These principles help to ensure that your data is always secure, no matter who or what is trying to access it. If you treat all devices and users as potential security risks, you can reduce the risk of a breach and keep your data safe — or at least that’s the zero trust security ethos.

Benefits of zero trust security

There are many potential benefits to implementing a zero trust model, including:

Facilitates threat detection

Zero trust facilitates threat detection through the fact that more authentication telemetry can be generated and analyzed. This means that threats can be detected early and stopped before they cause any damage.

Allows for more secure hybrid working

Zero trust security allows for hybrid working by granting employees access to certain systems or data based on their job function, rather than their position within the company. When zero trust is combined with single sign-on this makes hybrid work more convenient - you only need to use a single set of credentials. This means that employees can work from anywhere in the world and still have access to the systems and data they need to do their job.

Hybrid working is becoming more and more common as companies strive to provide their employees with the flexibility they need to work from wherever they are. By implementing zero trust security protocols, you can ensure that your data is always safe, no matter where it is being accessed.

Better user experience

Some zero trust security controls can enable single sign-on (SSO), which helps offer a better user experience. With SSO, users only need to enter their username and password once to access all of the systems and data they need. Single sign-on together with mechanisms like passwordless authentication provide a better user experience. In order to get a good user experience you need to combine all of these.

Improved visibility of devices and services

In a zero trust model, access to all devices and services is visible and accounted for. This means that you can see exactly who is accessing your network at all times.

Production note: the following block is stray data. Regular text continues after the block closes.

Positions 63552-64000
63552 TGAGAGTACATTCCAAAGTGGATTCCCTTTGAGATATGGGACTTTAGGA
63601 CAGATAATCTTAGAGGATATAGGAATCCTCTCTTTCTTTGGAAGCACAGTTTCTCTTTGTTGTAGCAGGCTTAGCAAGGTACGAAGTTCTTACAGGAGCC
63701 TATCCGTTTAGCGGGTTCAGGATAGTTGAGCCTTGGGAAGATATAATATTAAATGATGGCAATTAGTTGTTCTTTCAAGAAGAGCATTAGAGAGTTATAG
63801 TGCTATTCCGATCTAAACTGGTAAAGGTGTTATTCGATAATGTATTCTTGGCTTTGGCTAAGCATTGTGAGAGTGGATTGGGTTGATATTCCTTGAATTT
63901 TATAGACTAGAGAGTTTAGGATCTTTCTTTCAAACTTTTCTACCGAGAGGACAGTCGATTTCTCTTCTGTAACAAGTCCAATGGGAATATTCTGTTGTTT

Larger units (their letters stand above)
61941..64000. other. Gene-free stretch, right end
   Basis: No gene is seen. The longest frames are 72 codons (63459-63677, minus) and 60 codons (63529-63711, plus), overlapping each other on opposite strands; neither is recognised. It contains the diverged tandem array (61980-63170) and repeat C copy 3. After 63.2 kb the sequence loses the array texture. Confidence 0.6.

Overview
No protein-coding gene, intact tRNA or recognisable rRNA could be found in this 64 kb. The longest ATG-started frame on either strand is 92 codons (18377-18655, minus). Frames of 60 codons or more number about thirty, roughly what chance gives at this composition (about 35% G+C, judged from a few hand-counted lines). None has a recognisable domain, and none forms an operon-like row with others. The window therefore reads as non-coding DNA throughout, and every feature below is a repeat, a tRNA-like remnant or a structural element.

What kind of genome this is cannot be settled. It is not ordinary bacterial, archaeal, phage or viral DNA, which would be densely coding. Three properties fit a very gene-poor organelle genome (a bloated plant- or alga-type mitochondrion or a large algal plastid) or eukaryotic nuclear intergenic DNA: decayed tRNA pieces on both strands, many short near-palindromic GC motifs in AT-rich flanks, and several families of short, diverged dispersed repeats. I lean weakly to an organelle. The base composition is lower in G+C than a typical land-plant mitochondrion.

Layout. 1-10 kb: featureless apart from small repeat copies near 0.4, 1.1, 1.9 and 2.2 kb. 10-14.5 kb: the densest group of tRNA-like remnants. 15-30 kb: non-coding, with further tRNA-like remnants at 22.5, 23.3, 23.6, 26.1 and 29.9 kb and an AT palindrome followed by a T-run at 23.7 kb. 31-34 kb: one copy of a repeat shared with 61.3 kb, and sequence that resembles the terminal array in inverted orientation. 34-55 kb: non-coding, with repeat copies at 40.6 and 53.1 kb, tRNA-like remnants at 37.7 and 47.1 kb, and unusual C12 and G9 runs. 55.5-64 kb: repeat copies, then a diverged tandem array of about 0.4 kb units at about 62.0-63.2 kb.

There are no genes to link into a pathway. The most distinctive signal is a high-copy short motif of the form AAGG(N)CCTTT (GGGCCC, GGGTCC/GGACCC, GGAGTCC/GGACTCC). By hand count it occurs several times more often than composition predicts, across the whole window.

In a zero trust model, it provides greater visibility of access to devices and services when you record authentication attempts.

Reduced risk of data breaches

One of the biggest benefits of zero trust security is that it reduces the risk of data breaches. By authenticating all users and devices, and segmenting data, you can make it much more difficult for attackers to gain access to your systems.

This is essentially the main reason which gave rise to ZTNA (Zero Trust Network Architecture). ZTNA reduces the risk of breach by making lateral movement more difficult.

ZTNA together with SSO, MFA and passwordless authentication promotes the use of stronger authentication, which in turn makes credentials harder to compromise, making breaches less likely.

Improved compliance with industry regulations

Zero trust security can help improve compliance with industry regulations. For example, the Payment Card Industry Data Security Standard (PCI DSS) requires that sensitive data is segmented and access is restricted to only those who need it. By implementing a zero trust model, you can help to ensure that your systems are compliant with industry regulations. Zero trust also improves traceability by retaining records of all authentication attempts which further aids compliance.

Is zero trust right for your business?

Zero trust security can be very effective in preventing cyberattacks, as it eliminates any areas of vulnerability that an attacker could potentially exploit. Additionally, by training all employees on how to protect against cybercrime, you can help create a culture of cybersecurity awareness that will make your business less appealing to hackers.

Visit the rest of the Samurai blog for more modern-day approaches to cybersecurity protection.